Though if there is one way the exhibit is lacking, it is in terms of geographic and ethnic diversity.
She does not, in this journal, exhibit the same sort of judgmental self-satisfaction that her female protagonists suffer from.
exhibit A, the planned “ special Inaugural edition” cover of Ms. magazine.
They were part of an exhibit of 150 pieces from a private collection at the museum.
The exhibit houses the work of WHNPA members awarded in 2012's contest.
There, in his fatherland, he will exhibit his own type of Christianity.
He was in doubt whether to exhibit himself to the injured man or not.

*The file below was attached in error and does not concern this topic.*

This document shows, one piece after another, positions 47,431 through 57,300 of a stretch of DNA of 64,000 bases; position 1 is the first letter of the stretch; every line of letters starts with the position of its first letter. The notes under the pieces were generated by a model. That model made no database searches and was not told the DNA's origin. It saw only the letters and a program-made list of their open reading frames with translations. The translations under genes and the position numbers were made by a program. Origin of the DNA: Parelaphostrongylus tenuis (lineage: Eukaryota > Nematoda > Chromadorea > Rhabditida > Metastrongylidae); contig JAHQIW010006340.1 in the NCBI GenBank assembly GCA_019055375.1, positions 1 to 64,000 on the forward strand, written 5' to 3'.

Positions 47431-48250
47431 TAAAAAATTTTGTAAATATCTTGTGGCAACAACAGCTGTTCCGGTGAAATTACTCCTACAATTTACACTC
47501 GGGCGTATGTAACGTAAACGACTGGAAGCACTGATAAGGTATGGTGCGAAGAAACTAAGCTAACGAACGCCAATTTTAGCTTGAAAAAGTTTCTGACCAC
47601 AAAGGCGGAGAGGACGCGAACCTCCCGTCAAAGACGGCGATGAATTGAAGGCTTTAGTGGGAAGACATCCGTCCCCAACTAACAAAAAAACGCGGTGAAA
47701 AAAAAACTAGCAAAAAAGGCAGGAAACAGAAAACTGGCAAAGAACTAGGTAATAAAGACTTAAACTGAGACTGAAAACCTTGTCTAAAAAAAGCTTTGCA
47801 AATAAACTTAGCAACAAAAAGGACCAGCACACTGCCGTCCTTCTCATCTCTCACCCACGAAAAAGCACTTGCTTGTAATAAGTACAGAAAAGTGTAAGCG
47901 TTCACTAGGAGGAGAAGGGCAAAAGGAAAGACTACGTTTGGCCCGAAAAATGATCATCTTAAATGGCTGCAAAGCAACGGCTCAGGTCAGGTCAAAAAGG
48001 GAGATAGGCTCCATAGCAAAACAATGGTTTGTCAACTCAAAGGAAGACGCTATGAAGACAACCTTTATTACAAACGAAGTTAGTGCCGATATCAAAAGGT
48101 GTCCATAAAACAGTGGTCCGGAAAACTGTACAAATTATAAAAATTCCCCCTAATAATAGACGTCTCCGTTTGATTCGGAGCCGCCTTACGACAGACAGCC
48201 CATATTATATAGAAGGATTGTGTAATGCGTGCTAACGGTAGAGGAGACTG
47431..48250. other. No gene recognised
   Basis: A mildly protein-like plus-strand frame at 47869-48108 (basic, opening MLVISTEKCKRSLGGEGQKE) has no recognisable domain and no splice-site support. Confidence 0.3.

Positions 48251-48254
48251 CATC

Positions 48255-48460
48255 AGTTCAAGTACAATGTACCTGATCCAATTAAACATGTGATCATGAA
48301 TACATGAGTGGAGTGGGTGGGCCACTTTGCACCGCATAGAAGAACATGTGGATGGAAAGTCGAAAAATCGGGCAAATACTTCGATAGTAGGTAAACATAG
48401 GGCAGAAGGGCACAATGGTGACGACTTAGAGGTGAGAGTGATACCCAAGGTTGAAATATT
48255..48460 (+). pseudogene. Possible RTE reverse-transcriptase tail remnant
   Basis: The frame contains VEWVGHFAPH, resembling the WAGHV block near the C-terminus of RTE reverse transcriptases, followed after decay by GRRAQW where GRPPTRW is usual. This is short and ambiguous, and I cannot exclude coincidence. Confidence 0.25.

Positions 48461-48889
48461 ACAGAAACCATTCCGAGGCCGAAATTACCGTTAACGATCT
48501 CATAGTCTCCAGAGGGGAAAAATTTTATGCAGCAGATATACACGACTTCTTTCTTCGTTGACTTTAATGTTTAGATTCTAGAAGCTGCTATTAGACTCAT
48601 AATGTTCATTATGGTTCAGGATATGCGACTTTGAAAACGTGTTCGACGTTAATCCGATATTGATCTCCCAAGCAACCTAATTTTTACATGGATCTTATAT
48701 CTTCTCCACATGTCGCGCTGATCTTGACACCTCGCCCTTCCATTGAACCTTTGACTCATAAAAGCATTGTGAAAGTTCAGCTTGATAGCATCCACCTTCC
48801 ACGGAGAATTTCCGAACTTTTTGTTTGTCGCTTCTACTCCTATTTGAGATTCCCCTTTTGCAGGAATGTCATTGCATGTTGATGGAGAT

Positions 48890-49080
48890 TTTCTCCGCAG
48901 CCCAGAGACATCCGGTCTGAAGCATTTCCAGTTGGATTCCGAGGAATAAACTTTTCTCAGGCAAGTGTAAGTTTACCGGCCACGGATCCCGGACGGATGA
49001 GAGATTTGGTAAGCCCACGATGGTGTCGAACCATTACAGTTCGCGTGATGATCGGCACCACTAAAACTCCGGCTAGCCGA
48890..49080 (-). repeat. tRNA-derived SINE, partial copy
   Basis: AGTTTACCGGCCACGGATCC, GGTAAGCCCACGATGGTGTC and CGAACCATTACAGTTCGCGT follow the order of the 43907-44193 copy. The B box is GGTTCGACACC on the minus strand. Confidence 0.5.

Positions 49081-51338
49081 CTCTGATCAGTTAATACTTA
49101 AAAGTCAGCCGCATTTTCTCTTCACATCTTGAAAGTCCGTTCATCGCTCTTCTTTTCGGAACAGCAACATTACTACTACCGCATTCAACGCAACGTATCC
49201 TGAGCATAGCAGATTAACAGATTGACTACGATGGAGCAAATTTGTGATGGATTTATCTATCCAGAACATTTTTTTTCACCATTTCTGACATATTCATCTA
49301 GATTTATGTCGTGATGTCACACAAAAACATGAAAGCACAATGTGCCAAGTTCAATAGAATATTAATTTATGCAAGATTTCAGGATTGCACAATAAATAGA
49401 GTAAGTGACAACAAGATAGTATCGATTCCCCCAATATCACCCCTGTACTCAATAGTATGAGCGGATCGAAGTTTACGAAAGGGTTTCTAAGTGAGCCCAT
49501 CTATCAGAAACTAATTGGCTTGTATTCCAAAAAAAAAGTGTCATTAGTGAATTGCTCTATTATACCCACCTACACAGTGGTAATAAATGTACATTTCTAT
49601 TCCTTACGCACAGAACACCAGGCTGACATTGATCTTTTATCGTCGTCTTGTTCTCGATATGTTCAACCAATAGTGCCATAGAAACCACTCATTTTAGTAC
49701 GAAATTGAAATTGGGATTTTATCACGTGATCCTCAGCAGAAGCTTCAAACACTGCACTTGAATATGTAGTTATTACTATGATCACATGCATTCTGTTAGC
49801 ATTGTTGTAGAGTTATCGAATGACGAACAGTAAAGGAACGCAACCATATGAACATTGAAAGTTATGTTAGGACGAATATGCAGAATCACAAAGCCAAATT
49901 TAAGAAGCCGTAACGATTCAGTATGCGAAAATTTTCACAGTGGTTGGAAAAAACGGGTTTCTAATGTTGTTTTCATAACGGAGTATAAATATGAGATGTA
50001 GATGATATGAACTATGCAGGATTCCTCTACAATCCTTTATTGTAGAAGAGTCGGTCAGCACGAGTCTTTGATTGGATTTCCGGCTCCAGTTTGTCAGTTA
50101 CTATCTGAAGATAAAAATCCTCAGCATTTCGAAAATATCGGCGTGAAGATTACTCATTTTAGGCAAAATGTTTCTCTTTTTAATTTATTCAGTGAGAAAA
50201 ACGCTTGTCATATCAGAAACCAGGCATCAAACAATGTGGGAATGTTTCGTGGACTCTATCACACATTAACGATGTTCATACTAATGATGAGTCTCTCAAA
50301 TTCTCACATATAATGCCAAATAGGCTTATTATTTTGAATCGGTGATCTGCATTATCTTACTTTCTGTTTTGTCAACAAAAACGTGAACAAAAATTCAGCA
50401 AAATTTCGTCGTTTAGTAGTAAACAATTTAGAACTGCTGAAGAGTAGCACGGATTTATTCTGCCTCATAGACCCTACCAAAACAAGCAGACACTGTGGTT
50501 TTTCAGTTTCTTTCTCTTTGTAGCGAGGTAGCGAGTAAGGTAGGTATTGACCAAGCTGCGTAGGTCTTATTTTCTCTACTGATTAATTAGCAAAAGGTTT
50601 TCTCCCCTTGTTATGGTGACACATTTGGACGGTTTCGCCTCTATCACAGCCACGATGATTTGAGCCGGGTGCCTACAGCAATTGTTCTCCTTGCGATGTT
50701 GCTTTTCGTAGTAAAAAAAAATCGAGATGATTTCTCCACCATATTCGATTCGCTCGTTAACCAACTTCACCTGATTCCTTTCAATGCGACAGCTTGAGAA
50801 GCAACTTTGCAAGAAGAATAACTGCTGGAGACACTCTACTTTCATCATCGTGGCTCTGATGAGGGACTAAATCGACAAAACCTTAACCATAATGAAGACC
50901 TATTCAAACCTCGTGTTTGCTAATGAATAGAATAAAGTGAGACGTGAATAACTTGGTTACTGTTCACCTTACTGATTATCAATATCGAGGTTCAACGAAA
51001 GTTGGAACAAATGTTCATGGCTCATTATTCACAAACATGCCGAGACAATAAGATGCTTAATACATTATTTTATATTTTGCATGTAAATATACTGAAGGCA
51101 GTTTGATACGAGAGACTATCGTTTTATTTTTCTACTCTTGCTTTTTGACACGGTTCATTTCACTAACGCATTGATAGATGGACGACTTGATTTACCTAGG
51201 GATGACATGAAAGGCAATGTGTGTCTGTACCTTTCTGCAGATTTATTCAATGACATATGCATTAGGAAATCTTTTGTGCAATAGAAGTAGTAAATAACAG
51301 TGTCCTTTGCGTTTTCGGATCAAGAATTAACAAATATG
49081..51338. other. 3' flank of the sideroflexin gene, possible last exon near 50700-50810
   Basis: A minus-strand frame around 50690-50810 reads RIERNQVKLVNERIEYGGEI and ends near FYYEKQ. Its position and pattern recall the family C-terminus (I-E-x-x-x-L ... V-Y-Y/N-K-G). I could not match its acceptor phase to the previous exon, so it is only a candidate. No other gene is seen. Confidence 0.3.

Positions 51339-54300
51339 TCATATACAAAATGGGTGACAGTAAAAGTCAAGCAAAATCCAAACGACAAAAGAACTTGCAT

The interior arrangements are delightful, and exhibit great taste.
He looked through the records, looking closely at one exhibit.
Morlene was self-contained, being careful not to exhibit any emotion, if she felt any.
mid-15c., from Latin exhibitus, past participle of exhibere "to hold out, display, show, present, deliver" (see exhibition). Related: Exhibited; exhibiting.
1620s, "document or object produced as evidence in court," from Latin exhibitum, neuter past participle of exhibere (see exhibition). Meaning "object displayed in a fair, museum, etc." is from 1862. Transferred use of exhibit A "important piece of evidence" is by 1906.